205:          /// </summary>
 206:          /// <param name="url">Site Url.</param>
 207:          /// <param name="title">Web Title.</param>
 208:          /// <param name="action">Action delegate.</param>
 209:          public static void GetWebByTitleElevated(string url, string title, Action<SPSite, SPWeb> action)
 210:          {
 211:              SPSecurity.RunWithElevatedPrivileges(() => GetWebByTitle(url, title, action));
 212:          }
 214:          /// <summary>
 215:          /// Get an SPSite and SPWeb (parent) reference for a given 
 216:          /// <paramref name="url">site Url</paramref> and
 217:          /// a given <paramref name="action">Action</paramref>.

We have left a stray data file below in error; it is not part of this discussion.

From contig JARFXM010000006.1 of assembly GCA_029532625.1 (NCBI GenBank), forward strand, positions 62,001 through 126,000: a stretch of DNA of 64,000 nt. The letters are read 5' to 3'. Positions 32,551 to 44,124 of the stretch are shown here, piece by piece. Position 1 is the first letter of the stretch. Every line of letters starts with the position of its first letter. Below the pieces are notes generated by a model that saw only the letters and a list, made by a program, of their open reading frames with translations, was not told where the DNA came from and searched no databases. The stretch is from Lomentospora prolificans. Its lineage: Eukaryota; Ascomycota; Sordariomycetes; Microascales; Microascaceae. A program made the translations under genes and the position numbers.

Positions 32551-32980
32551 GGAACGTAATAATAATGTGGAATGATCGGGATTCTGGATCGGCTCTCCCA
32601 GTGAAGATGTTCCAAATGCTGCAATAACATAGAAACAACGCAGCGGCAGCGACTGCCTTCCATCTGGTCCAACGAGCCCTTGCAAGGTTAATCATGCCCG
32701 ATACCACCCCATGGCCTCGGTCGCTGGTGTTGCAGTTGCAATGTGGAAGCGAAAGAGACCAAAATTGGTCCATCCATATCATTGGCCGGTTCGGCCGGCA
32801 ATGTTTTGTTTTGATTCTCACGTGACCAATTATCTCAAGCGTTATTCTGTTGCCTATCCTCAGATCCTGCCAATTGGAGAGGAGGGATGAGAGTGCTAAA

218:          /// Elevate to SharePoint service account before opening.
 219:          /// </summary>
 220:          /// <param name="url">Site Url.</param>
 221:          /// <param name="action">Action delegate.</param>
 222:          public static void GetParentWebElevated(string url, Action<SPSite, SPWeb> action)
 223:          {
 224:              SPSecurity.RunWithElevatedPrivileges(() => GetParentWeb(url, action));
 225:          }
 227:          /// <summary>
 228:          /// Get an SPSite and SPWeb reference for a given <paramref name="url">site URL</paramref> and
 229:          /// <paramref name="username"/> and execute
 230:          /// a given <paramref name="action">Action</paramref>.
 231:          /// Elevate to SharePoint service account before opening.
 232:          /// </summary>
 233:          /// <remarks>Username must be a user in the site.</remarks>